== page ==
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President George W. Bush

President Bush proposes tight federal budget

Higher education will feel the pinch

By John Engelen

From Brief, February 9, 2005

On Monday, President Bush released his budget request for fiscal year 2006. It is one of the tightest federal budget submissions since President Reagan's in 1981.

The budget proposes overall spending of $2.55 trillion in fiscal year 2006, an increase of 3 percent over fiscal year 2005. The discretionary portion of the budget--the $840.3 billion that Congress actually controls--would increase by about 2 percent, not even the expected rate of inflation.

Of the $840.3 billion discretionary portion, the President would increase defense spending by $19 billion to $419 billion, about 4.8 percent. That does not include funding for Iraq and Afghanistan, for which he plans to request an additional $80 billion later this year. He also would increase spending for homeland security by 3 percent but cut $6.4 million (9.1 percent) from the university center program.

Responses to the President's budget

For more details about President Bush's budget proposal, see responses from the following organizations, of which the University of Minnesota is a member institution.

Association of American Universities, or download the AAU response directly, a 112-page PDF document

American Council on Education

Several articles about specific parts of the President's budget were published in the Chronicle of Higher Education online Feb. 8. Watch the Chronicle (subscription required) for continued reporting on the federal budget process.

All other discretionary spending would be cut by $2 billion (.07 percent) and total less than $390 billion.

Research dollars

On the research front, President Bush proposed an increase of less than 1 percent for the National Institutes of Health (NIH); a 2.4 percent increase for the National Science Foundation (NSF)--with cuts to NSF education and human outreach programs; a 6 percent cut to the Environmental Protection Agency (EPA); and, most significantly, a 10 percent cut overall to the U.S. Department of Agriculture (USDA).

Interestingly, the President protected much of the bottom line for agricultural research but shifted from formula funding--a basic component of USDA funding to land-grant universities--to competitive programs. This will spark an intense debate within the research community.

While the Department of Defense budget would rise, basic research programs would be cut by 14.2 percent. The Department of Energy's basic research programs would be cut by 3.8 percent, as well.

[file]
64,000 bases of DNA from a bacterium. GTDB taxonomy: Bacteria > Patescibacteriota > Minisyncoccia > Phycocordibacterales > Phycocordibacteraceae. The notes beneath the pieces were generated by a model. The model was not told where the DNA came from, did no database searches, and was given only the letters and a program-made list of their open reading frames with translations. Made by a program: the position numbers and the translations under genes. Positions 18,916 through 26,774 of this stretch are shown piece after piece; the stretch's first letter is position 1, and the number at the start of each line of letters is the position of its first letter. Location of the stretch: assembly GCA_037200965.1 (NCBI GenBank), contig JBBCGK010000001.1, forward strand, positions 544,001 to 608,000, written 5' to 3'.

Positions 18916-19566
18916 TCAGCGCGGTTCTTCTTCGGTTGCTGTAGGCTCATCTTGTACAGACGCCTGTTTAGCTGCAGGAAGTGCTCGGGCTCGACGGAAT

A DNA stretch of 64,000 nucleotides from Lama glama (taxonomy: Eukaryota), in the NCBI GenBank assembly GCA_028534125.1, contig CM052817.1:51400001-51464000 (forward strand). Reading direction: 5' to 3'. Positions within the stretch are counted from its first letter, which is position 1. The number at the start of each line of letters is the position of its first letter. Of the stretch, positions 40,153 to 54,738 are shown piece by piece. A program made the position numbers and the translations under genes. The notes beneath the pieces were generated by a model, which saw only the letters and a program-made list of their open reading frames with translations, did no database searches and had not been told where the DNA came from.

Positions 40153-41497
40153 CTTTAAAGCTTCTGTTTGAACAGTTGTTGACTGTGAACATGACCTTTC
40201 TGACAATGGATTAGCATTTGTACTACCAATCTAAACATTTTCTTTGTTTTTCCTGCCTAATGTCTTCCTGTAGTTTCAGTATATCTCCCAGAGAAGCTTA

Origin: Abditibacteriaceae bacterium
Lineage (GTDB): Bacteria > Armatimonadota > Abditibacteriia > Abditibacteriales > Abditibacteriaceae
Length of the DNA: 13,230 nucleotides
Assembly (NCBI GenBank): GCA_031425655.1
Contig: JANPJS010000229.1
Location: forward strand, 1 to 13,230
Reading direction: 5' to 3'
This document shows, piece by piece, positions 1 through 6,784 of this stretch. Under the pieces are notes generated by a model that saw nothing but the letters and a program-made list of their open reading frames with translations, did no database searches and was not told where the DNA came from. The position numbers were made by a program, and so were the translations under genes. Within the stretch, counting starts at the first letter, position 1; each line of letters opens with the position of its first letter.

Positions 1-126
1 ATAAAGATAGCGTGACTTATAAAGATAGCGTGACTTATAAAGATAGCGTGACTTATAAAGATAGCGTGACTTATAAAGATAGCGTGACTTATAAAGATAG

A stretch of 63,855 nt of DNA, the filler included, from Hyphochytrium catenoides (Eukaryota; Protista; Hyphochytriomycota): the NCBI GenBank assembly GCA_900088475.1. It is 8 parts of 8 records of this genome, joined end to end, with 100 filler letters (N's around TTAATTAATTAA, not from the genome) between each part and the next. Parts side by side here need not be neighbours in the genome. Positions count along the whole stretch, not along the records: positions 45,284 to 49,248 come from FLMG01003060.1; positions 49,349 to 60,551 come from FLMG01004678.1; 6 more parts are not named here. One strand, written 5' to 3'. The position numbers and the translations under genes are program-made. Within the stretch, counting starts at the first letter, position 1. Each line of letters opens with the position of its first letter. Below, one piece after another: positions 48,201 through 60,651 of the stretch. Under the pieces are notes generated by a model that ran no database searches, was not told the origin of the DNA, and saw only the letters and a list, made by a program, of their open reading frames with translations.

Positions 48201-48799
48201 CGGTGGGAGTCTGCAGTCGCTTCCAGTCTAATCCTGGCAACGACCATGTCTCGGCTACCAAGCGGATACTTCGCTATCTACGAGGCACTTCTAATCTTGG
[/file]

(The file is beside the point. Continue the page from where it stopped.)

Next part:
Funding for the National Endowment for the Humanities would remain level.

Funding for students

On the student loan side, the President's budget suggests elimination of the Perkins loan program, which translates into a loss of $6.4 million in loans available to 3,300 students at the University of Minnesota-Twin Cities alone. He proposed altering formulas for Supplemental Educational Opportunities Grants (SEOG) and work-study programs, which could mean changes at the Crookston, Duluth, and Morris campuses as well as the Twin Cities.

The President plans to use the savings to increase the maximum Pell grant by $100 a year for five years, to $4,550. In addition, a new Enhanced Pell Grant for State Scholars program would provide $1,000 more to Pell recipients who complete a State Scholars curriculum in high school. Subsidized loan limits for first- and second-year students would be raised.

The budget would eliminate several crucial Department of Education TRIO programs targeting at-risk high school students--including Upward Bound--which would have another direct negative impact for the University. The U has overseen TRIO programs serving thousands of students since 1965.

The President proposed level funding level for the Graduate Assistance in Areas of National Need (GAANN) program and Javits fellowships.

Long debate ahead

On a cautionary note, it is very important to remember that this is the start of a very long and arduous debate. Universities should not overreact. While the President's budget request frames the debate, it often bears little resemblance to what Congress eventually enacts.

University staff will be working hard in Washington to advocate for the University's needs, and we will continue to keep you informed as the budget process goes forward.

See also "Let the sessions begin," Brief, January 12, 2004.

John Engelen is director of federal relations for the University of Minnesota.

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